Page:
Agile tools: Adapt or perish
December 1, 2010 —
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Related Search Term(s): agile
Aldon, an additional ALM solution provider, recently added a number of templates to its Community Manager Integrated Service desk for IT Services Management solution. Soon, the company will release a free, community-built agile project management tool called Aldon Agile Manager that will allow users to create and manage a backlog of stories.
Does one size fit all?
Solution providers are divided about whether the various agile methodologies are better supported by a single agnostic tool or tools designed specifically for Scrum or Kanban, for example.
Rally acquired AgileZen earlier this year, which is a project collaboration tool that provides a Web-based Kanban board for visualizing and tracking work as it flows through various stages of a process.
“With Scrum, you care about time boxes, iterations and releases," said Olsen. "You have iterations and then assign stories and work through iterations. You also need reports like burn-down charts. Kanban is about visualizing work. Instead of time limits, you have work in progress limits, and instead of time boxes, you need cycle reports.”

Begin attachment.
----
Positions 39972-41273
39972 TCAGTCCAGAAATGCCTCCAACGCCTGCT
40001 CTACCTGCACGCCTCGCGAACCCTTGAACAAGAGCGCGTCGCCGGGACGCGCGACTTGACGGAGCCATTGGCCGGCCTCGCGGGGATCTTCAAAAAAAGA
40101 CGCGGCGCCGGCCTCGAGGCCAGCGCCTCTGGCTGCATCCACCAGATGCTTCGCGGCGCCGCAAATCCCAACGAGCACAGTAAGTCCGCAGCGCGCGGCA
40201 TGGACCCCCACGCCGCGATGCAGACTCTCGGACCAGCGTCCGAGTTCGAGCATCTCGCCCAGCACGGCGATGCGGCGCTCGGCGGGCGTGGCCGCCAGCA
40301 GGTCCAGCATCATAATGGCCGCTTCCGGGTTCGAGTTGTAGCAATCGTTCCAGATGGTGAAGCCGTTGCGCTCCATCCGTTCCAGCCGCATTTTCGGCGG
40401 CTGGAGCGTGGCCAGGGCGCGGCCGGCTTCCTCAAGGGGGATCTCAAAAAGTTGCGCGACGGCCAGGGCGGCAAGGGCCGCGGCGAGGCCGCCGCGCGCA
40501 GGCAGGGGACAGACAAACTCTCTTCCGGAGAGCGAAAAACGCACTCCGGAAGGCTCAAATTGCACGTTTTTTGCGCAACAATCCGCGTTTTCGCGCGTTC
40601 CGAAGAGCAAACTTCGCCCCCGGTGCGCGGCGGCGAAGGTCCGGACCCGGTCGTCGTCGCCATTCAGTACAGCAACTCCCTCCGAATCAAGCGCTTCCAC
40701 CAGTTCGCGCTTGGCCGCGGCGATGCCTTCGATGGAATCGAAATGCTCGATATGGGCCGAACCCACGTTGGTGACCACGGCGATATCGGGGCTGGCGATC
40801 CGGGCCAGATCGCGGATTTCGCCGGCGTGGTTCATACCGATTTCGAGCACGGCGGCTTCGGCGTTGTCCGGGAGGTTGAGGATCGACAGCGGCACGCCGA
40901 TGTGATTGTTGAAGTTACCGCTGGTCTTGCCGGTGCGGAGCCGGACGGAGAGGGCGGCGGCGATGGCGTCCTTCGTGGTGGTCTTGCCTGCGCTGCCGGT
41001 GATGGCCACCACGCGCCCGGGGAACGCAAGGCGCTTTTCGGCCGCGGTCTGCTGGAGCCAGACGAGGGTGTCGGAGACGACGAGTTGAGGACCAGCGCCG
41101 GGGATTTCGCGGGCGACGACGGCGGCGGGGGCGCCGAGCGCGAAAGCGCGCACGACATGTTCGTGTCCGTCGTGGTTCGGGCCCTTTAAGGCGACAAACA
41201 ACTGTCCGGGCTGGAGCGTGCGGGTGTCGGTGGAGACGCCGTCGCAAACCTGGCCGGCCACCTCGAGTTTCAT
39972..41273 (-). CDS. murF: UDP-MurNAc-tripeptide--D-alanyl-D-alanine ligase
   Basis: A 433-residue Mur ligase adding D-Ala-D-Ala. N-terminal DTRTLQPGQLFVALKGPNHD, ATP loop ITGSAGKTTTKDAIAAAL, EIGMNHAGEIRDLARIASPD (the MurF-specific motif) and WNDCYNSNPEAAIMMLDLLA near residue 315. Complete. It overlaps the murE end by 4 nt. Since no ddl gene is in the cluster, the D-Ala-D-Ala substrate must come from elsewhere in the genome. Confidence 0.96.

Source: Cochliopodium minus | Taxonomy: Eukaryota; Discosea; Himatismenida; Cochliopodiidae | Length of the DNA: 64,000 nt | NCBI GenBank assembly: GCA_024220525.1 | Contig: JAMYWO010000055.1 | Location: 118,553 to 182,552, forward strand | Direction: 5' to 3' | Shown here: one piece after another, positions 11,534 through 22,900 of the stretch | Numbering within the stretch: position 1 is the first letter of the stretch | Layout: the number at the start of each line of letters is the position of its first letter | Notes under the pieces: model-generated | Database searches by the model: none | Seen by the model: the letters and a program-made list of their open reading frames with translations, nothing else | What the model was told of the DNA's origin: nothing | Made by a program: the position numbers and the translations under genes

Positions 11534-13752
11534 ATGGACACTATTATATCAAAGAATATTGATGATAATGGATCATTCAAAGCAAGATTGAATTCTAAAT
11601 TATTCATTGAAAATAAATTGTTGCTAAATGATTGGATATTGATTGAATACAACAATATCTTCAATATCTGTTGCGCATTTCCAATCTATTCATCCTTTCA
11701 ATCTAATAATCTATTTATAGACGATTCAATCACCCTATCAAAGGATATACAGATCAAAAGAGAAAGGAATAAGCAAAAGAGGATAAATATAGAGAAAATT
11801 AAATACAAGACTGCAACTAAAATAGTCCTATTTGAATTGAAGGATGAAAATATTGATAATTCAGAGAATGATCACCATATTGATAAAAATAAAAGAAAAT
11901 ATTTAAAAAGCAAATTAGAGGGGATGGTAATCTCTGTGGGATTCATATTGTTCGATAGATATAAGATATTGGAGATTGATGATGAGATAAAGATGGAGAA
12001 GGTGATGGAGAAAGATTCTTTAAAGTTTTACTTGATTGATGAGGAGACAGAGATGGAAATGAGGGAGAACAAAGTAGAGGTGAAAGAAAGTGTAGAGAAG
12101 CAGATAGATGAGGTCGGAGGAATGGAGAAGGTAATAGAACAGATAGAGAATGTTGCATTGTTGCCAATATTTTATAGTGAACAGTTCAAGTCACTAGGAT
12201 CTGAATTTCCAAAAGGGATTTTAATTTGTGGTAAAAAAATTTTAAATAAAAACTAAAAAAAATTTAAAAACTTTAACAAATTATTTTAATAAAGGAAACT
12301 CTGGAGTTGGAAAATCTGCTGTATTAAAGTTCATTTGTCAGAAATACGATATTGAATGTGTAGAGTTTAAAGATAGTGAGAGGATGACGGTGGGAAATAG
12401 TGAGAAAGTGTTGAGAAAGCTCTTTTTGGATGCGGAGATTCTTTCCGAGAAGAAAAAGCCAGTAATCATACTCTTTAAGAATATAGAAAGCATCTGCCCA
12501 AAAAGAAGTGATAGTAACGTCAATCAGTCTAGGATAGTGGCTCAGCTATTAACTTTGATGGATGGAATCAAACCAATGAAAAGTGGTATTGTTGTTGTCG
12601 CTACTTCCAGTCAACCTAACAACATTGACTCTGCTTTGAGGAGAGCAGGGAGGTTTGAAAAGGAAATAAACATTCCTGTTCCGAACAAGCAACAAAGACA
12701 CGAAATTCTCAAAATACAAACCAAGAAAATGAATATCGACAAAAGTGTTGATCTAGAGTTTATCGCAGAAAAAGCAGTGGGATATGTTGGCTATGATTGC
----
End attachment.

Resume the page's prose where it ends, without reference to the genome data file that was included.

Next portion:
He also acknowledged that there are common traits among the various flavors of agile, like requirements planning and decomposing larger items into smaller items.
Robert Holler, president and CEO of VersionOne, said Scrum and Extreme Programming (XP) camps have been adopting each others’ practices while Kanban, Scrum and XP all involve retrospectives and iteration planning.
“Eighty percent [of agile] has normalized,” he said. “The nuances are in the terminology, like ‘story’ versus ‘feature’ or ‘backlog item.' ”
Another nuance is data presentation. VersionOne adapts by asking users which methodology they are using, and then superimposing a customizable template such as a list view for Scrum or a board view for Kanban.
Some, including Dan Magid, chief product strategist at Aldon, said that because there are so many commonalities among the different flavors of agile, specific solutions are unnecessary, particularly if the solutions can adapt to the methodologies of choice and provide the right perspective.
“Generally, you need the ability to track work, set boundaries and define what you’re doing over time,” said ThoughtWorks' Wathington.